Predicting the Resilience of the Health Care System to New Arrivals: The Case of the Public Health System of Turkey

Purpose/Objectives: Since the start of the Syrian war, a significant population has moved out of the Syrian Republic into its neighborhood environs. Turkey has had a significant effect on its health system and society, as a significant new number has entered the Turkish society, increasingly using the Turkish healthcare system. Our aim is not only to numerically identify the size of the effect to the Turkish system, but to identify the domestic resources that allow the Turkish healthcare system and society to build up resilience against the significant health demand shock. The main objectives of this study is 1) To understand whether there is a complementarity between the earlier efforts in the Turkish health system and the current capabilities that is necessary to meet the Syrian Populations Health Needs. 2) To understand if the newly revamped Turkish Primary Healthcare System Provide a crucial buffer for the negative congestion effects that could have been caused by such a significant and relatively unhealthy refugee population being integrated into the health system, at a relatively rapid pace. Research method: The main two outcomes that the analysis plans to predict are the changing efficiency and the changing user satisfaction of the Turkish health system. Using multi-level regression models (MLO) we (i) Start by looking at the effect of the Syrian effect on the crucial Turkish health parameters, following this by (ii) Looking at the factors of family health program introduction, and family health system utilization to look at how the functionality of the health system, and the satisfaction that it brings to the Turkish population is being affected. We used fixed effect model to remove unobserved heterogeneity in each province (model specification in Appendix 1). We have controlled for health system variables (public primary physicians per 10,000; public hospital specialists per 10,000; public hospitals per 10,000; public PHC centres per 10,000; and the presence of a university hospital in the province) as well as population characteristics (rural population (%); population aged 65 and over (%); population aged 14 and under (%); and the province population). Because demographic data was available only for the years 2007-12, it was linearly extrapolated for the years 2002-6 and 13. The penetration of family medicine model in each province was measured by an indicator variable (0,1) for whether the MLO model was introduced, and the number of years since the introduction of the MLO model. The Syrian effect was measured through the proportion of Syrians under temporary protection status to the domestic province population. Main results: The health system status of the Turkish population is unaffected in the large period from 2011-2016. The significant effect in the initial period was significantly alleviated in the intervening years. The main sources of resilience were found to be the changing importance of the alternative primary health system that allowed Turks to receive a new option to the secondary part of the Turkish health system that was increasingly congested. Increasing use of the immunization for the same goal is also substantiated for the Turkish population. Recommendations: Turkey’s experience is instructive for a lot of the middle income countries, which can face similar refugee and migrant pressure in the next 50 years. The health systems priority to UHC and to (relative) open access that it offered to its citizen population and its outside populations alike, has served its efficacy in good stead. The health system must create enough elasticity to limit a drop in health system satisfaction and health system utilization in either of these critical populations.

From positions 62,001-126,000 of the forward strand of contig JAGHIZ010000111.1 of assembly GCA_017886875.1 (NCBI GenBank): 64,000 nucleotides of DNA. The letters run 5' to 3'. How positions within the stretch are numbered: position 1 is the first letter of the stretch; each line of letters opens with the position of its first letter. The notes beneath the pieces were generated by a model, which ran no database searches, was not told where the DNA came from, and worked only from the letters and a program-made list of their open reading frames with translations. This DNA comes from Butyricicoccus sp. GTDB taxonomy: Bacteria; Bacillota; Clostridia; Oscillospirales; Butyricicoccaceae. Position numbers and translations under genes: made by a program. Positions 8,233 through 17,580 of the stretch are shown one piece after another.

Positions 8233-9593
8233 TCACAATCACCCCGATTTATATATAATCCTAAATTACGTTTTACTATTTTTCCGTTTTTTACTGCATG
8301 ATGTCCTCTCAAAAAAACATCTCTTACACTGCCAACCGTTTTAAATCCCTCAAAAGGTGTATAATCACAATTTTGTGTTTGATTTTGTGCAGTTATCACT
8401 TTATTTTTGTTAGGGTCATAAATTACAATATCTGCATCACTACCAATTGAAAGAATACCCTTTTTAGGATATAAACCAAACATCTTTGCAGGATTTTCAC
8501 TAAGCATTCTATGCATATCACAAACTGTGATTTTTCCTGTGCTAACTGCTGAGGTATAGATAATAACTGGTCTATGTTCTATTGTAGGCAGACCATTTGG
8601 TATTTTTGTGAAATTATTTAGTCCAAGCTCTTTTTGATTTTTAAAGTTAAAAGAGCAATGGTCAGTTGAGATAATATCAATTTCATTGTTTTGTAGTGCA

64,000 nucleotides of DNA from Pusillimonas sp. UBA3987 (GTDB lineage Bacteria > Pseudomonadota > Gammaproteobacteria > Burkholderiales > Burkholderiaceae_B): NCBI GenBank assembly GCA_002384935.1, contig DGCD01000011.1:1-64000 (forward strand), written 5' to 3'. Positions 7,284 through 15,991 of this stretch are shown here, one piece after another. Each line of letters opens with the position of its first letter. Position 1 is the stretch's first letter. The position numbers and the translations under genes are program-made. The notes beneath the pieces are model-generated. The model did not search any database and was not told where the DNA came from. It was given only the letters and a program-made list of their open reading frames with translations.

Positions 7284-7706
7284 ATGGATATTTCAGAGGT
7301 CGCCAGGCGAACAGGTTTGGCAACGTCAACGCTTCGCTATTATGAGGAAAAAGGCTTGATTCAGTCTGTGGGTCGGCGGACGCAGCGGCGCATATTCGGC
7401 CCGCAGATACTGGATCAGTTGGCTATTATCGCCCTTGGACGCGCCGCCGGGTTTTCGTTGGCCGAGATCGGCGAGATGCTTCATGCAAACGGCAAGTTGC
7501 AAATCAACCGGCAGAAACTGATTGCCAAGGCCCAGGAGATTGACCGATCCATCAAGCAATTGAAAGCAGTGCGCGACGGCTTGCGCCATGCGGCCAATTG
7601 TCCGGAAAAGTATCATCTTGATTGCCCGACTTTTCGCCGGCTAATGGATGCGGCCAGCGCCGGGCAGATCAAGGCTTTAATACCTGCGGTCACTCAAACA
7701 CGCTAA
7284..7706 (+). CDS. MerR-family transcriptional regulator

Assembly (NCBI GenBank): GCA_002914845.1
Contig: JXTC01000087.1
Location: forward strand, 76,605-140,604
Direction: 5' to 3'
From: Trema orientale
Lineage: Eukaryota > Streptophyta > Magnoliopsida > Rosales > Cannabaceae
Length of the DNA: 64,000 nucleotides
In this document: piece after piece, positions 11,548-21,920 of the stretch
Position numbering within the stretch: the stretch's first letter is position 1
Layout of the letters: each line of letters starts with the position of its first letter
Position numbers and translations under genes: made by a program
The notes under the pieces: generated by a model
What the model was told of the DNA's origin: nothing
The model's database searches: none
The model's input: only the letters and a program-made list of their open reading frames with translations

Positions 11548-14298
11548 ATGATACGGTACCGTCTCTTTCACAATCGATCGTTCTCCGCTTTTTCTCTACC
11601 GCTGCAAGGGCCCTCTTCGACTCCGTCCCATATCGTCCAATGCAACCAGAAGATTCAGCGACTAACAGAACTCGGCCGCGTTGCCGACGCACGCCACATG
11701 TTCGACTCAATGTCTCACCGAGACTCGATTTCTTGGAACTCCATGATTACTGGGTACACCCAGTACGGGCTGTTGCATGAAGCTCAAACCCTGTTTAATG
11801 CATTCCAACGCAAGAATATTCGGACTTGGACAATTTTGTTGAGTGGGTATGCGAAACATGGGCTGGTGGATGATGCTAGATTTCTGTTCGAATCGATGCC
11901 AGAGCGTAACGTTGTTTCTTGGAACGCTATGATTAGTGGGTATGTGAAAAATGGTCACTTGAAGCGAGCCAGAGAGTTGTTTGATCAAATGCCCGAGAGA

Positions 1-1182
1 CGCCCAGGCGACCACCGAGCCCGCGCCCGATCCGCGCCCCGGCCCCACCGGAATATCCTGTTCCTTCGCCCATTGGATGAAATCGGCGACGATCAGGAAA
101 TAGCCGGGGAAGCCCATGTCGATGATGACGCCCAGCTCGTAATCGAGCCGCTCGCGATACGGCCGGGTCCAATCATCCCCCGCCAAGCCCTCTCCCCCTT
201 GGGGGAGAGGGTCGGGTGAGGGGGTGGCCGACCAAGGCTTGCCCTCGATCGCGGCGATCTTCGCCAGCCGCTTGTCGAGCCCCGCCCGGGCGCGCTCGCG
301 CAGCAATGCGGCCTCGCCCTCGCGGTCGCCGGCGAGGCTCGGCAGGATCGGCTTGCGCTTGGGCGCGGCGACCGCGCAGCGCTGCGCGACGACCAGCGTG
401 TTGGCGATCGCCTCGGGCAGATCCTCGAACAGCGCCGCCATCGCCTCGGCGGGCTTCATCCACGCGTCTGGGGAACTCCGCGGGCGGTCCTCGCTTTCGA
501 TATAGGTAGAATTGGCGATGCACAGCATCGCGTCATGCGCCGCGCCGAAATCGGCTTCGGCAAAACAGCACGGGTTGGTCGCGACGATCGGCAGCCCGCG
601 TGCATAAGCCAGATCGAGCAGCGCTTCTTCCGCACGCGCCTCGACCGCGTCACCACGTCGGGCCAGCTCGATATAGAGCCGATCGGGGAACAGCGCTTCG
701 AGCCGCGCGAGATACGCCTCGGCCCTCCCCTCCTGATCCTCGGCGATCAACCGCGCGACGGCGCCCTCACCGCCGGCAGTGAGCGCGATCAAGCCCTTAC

Journal of Epidemiology and Public Health Reviews


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Citation Formats
İ. C. Özen, “Predicting the Resilience of the Health Care System to New Arrivals: The Case of the Public Health System of Turkey,” Journal of Epidemiology and Public Health Reviews, pp. 1–13, 2021, Accessed: 00, 2021. [Online]. Available: